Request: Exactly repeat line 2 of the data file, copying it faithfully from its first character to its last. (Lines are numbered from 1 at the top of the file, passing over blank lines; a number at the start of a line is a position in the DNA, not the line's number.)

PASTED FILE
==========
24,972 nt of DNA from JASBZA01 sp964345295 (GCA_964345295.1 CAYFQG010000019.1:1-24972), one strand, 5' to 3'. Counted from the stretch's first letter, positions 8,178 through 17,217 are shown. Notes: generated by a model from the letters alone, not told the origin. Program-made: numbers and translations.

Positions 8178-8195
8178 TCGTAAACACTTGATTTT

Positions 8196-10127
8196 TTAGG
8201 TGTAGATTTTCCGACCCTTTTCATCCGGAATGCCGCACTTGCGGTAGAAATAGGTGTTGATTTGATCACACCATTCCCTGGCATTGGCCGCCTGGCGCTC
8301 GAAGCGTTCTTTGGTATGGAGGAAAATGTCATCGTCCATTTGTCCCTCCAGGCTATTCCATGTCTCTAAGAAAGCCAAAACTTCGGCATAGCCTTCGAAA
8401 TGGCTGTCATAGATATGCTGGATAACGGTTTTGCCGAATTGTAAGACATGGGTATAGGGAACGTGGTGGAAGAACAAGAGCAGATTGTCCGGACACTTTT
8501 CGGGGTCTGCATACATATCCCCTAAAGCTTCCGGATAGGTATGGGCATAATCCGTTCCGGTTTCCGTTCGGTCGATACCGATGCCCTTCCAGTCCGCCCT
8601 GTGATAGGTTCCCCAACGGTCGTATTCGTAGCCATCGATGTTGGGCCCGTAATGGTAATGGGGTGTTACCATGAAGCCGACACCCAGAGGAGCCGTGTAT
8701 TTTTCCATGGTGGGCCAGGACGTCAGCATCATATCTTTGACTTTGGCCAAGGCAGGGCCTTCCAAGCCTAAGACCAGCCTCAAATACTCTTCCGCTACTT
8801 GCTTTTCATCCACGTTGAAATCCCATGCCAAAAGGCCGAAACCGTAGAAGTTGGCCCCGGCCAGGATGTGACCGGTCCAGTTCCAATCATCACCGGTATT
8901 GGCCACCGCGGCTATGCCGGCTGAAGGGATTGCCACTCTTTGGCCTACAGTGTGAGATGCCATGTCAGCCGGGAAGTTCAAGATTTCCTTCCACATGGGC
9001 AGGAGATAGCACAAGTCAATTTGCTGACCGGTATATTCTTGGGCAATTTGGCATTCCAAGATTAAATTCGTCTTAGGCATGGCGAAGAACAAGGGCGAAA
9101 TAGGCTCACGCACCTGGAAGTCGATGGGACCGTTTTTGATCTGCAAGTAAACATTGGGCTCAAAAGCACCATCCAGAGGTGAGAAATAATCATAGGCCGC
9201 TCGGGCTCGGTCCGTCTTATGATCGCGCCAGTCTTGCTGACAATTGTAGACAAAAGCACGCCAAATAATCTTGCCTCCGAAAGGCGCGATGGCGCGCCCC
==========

Positions 8178-8195